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Monday, February 21, 2011


Do you have a healthy tree you need to trim back or cut down?
Did you know that you might be able to grow culinary mushrooms on small logs taken from limbs or small trees or on the stump, or in wood chips made from the tree?

The first step is to know the tree is healthy. Is it's bark free of big black lumps and wood pecker holes?

If the bark looks healthy, determine what kind of tree it is. Then go to the website of
The Mushroom People

and see if there is a kind of mushroom you can grow on your tree.

If the answer is yes, in February or March, trim your tree or cut your tree down before the leaves come out while the buds are swollen. At this time, the sap has a lot of nutrients in it that will get the culinary mushrooms off to a good start, out-competing any "weed" mushroom spores that happen to land on your mushroom logs or stump or wood chip pile.
Read  the website or talk to the folks at the Mushroom people about what you have and the best method for inoculation.

Saturday, February 12, 2011

From Scratch Cooking - Slaw Dressing For Winter Eating

 In today's entry you can get info on cooking, egg laying, and homegrown/locally grown fresh winter foods.

I love mayonnaise and other dressings that have creamy texture. Unfortunately, I have food allergies that keep me from eating many commercially prepared "mayo" and other salad dressings. 
I had been purchasing an inexpensive nonorganic  canola oil based mayo from Whole Foods, but felt increasingly uncomfortable with the likelihood that the canola oil was pressed from GMO rape seed.

I can go through a quart of mayo in  less than a week. Today, disturbed by the thought of consuming so  much GMO canola oil, I made my own mayo substitute for my cole slaw.

I have enough experience cooking and browsing  old cook books  over the years that I can satisfy my gourmet cook/eater without having to go to the trouble of finding a specific recipe. 

Creamy dressings are usually made of oil, vinegar/ and/ or lemon juice and egg or some kind of thickening agent such as xanthan gum or guar gum. Xanthan gum is out for me because it is corn based, and  I am allergic to corn .
Here is how tonight's concocting went:
Goal: mayo to chop locally grown organic carrots and cabbage and (don't know where it came from) parsley into with my food processor to make 2 big servings of slaw.
I took a 7 inch diameter heavy bottom sauce pan. Into the sauce pan I poured  a big puddle of grape seed oil ( any kind of healthy oil OK for cooking is fine). I gently heated the oil on medium low.
Into the warm oil, I stirred prepared mustard and a dash of Braggs liquid aminos (anything for seasoning that will either dissolve or have acceptable texture for salad dressing is fine).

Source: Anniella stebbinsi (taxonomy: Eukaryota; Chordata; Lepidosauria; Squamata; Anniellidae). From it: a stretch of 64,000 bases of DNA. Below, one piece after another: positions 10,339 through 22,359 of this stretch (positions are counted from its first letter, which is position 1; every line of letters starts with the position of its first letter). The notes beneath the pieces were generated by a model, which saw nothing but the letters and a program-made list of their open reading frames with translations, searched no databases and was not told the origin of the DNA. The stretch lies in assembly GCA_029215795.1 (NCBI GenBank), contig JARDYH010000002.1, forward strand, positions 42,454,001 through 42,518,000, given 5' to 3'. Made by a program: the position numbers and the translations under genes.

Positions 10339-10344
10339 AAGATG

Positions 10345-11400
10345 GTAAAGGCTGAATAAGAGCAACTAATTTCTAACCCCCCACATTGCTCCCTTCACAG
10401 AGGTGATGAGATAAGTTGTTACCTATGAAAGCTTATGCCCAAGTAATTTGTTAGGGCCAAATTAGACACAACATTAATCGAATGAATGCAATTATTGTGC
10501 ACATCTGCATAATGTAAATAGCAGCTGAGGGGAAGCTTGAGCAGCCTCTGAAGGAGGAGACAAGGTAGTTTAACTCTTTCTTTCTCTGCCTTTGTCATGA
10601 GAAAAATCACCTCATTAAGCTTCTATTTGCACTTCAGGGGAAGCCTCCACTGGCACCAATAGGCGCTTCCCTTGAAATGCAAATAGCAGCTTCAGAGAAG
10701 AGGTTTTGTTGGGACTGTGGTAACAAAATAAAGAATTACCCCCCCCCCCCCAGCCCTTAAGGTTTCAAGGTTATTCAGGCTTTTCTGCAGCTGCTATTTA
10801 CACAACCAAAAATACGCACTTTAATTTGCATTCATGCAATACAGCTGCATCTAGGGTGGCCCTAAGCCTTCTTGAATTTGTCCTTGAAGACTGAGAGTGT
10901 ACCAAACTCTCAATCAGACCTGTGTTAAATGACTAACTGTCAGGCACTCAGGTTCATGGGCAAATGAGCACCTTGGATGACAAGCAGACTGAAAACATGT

Into the now seasoned oil I stirred in one raw egg (locally laid). I added about 1/4 tsp of guar gum powder to ensure a nice thickness. (any thickener can be used, including flour from wheat, rice, tapioca, chick peas ... any thing that is finely ground and will absorb oil and water.)
I cooked the egg mixture gently by stirring frequently and adjusting the heat so that the mixture  looked smooth. The end result was creamy and smooth and yummy! Now I had my slaw dressing which fits the definition of mayonnaise.

I chopped 2 small carrots and a Tablespoon of fresh parsley in my food processor. Then added coarsely chopped fresh raw cabbage. I used the machine to make the slaw pieces small. I had more ingredients than would fit at once in the little 8 ounce bowl. So I removed the finely chopped cabbage/carrots/parsley mix to another container and set it  aside and finished chopping the remainder along with my just made mayo (when it cooled off enough to put in a plastic food chopper bowl!). 

Finely chopped ingredients take less volume, so  I did manage to fit it all into the small chopper bowl  at once, getting  the  creamy slaw all chopped and mixed together.

I certainly enjoyed eating my raw vegetables as slaw tonight, with no thoughts of ingesting more GMO's. It is nice to know what you are eating and FEEL GOOD about it and have your body feel good (as opposed to vaguely or not so vaguely "off")

As an advocate for eating locally grown food, I want to point out that cabbage can be harvested during late fall, early winter and stored. Same with carrots. Also, carrots maybe harvested during the winter. They might need some freeze protection. Parsley can take the bitter cold, too. 

Chickens tend to slow their egg laying as the days shorten. They can have their inner clocks fooled into greater egg production, however, by giving them a few hours of artificial light.  Nature does give them a rest from egg laying with the hens' natural response to decrease/ or temporarily stop egg production during the cold months. 

Thursday, February 10, 2011

Simple increase in positivity

The past few weeks, I been gently nudged to use computer time writing more and reading less.  This is what I wrote following this guidance.  I came to this blank blog page not knowing what I would write.
Here is what came out of me:

I wish something would be channeled. I do not want to get a headache over this. I do not want it to be hard.

There are the negatives. Reframe to positive. 
I want to enjoy doing this I want to gain energy doing this. I want it to feed me. I want it to be easy.
Now make affirmations of the above statements:
I enjoy writing. I feel good about writing. My writing develops me and helps develop others. I enjoy writing. Writing energizes me. I know when to end my writing session.

I wonder about doing a written exercise or speaking exercise where I develop affirmations as preparing myself for more of my everyday activities.

I know I will raise my vibrations if I go about my day in this manner.

I feel happy and clear now.